Wreck-It Ralph (11/8/12)

Wreck-It RalphMovie Two Hundred Fifty Three

A video game villain wants to be treated like a hero and jumps into other games to win a medal in Wreck-It Ralph.

The game Fix-It Felix, Jr. is home to game villain Wreck-It Ralph aka Ralph (John C. Reilly) who, after 30 years of service in the same arcade, decides he is tired of always being the villain and wants the recognition of a hero. When the in-game building residents throw Fix-It Felix, Jr. (Jack McBrayer) a 30th anniversary party without inviting Ralph, Ralph crashes the party and smashes the cake. Ralph then decides he needs to win a medal to prove his worth as a good guy. Ralph learns that the new neighboring game called Hero’s Duty gives out medals to the winner so Ralph decides to leave his game in search of a medal. After taking a medal and accidentally launching a spacecraft, Ralph and the cy-bug enemy from Hero’s Duty are launched to a neighboring racing game called Sugar Rush where Ralph must retrieve his medal from Venellope von Schweetz (Sarah Silverman)by helping her win the race.

Wreck-It Ralph may very well be the perfect movie for me, a video game loving movie nerd. It combines my great love of video games, hits big on nostalgia for retro gaming and arcades, and also has that great Disney touch. There are so many sly nods to video games over the past three decades that it’s easy to miss most of them. Wreck-It Ralph is to video games as Toy Story is to toys and that is perhaps the best way I can describe the movie. While Wreck-It Ralph relies on knowledge of some video games, it is really only for the setup of the film, once Ralph leaves his game he is in the video game worlds created for the movie in Hero’s Duty and Sugar Rush, though both of these games are heavily influenced by actual video games.

I do not usually defend 3D in movies as I find it superfluous in nearly all instances, but Disney treats 3D with a sense of care. There are no gags in Wreck-It Ralph with random stuff flying at the screen just for the sake of 3D, the 3D is mostly used just to give scenes a particular depth to them. While I still could do without 3D, I would rather have it benefit the movie rather than be obnoxious.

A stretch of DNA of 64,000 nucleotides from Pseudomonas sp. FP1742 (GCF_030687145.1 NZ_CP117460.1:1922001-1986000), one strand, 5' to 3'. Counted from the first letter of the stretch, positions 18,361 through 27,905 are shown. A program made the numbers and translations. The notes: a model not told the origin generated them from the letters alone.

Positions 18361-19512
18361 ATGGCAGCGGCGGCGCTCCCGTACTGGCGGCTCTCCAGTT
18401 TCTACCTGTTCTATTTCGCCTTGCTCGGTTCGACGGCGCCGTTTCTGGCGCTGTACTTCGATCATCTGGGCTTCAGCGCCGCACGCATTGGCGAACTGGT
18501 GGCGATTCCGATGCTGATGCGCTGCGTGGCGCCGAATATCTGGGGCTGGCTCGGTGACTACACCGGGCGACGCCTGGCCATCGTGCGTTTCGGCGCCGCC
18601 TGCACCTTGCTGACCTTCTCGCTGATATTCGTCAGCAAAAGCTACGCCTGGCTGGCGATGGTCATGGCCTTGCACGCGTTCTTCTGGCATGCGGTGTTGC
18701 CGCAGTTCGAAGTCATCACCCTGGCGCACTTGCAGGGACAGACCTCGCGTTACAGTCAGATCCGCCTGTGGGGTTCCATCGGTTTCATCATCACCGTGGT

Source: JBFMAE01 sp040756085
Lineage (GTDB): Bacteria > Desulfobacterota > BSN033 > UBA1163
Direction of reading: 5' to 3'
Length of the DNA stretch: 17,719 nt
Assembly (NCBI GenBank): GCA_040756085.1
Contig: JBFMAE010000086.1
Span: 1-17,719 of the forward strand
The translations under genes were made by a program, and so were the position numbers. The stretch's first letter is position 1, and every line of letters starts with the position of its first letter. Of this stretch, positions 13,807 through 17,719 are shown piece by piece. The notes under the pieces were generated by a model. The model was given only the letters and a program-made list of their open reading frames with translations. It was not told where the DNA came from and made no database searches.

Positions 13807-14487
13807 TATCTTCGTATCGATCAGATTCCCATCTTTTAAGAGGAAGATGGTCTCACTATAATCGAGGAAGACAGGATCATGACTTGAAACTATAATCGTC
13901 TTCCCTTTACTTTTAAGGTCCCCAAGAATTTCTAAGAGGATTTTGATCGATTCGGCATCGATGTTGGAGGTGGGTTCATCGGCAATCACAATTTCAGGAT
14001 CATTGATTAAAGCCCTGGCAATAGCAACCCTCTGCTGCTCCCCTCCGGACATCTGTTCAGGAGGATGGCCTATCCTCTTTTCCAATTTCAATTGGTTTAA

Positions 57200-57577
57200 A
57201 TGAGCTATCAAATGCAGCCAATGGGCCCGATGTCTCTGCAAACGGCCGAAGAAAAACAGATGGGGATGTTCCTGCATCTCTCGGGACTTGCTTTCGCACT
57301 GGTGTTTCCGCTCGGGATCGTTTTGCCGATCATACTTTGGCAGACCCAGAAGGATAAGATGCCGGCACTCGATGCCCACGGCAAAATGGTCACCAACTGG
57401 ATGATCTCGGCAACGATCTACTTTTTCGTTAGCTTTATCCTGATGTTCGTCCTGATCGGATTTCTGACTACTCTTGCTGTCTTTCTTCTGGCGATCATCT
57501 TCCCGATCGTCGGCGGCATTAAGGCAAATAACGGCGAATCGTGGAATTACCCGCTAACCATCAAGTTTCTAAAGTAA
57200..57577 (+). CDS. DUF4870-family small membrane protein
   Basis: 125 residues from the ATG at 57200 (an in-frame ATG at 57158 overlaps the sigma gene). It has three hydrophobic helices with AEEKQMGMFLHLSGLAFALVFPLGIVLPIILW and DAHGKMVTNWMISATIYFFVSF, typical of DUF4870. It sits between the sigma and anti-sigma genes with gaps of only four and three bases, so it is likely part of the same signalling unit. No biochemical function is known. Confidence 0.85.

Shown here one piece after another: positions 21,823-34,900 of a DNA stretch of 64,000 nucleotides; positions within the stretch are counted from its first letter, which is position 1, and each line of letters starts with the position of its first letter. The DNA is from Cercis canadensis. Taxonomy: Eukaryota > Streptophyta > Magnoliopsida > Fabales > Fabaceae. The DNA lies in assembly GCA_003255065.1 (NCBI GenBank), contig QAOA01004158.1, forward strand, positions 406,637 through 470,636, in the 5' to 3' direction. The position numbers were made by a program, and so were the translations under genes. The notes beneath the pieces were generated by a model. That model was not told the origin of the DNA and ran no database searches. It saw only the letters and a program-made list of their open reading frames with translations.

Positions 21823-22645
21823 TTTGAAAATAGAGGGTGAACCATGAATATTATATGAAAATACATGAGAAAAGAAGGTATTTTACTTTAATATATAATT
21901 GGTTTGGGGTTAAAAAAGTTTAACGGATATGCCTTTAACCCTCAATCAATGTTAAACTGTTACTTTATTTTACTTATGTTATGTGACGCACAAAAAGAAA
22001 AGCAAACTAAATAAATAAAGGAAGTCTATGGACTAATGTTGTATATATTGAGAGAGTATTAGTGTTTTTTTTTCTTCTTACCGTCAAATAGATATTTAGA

One comparison Wreck-It Ralph is destined for is how it fares against Pixar animated movies. While Wreck-It Ralph may lack that extreme level of polish, I would be surprised if people could really tell this wasn’t a Pixar movie. The story gets a bit bogged down towards the end, but the pacing never plods along. Even young kids with no real knowledge of older video games will not have the setup go over their heads. For example, there are several Q*Bert jokes that should work for all audiences, regardless of if you remember Q*Bert.

Disney has a winner with Wreck-It Ralph and I hope that its a movie that remains high on people’s favorites for the studio. I think it has the potential to be a classic, though once the video game references start getting old, they will either be the good type of nostalgic or archaic. Hopefully the former, but I’m already in love with Wreck-It Ralph and can’t wait to watch it again.

I give it 5 awesome official websites out of 5.


Rotten Tomatoes



44 responses to “Wreck-It Ralph (11/8/12)

  1. Its definitely worthy of high praise. I gave it a really good grade as well…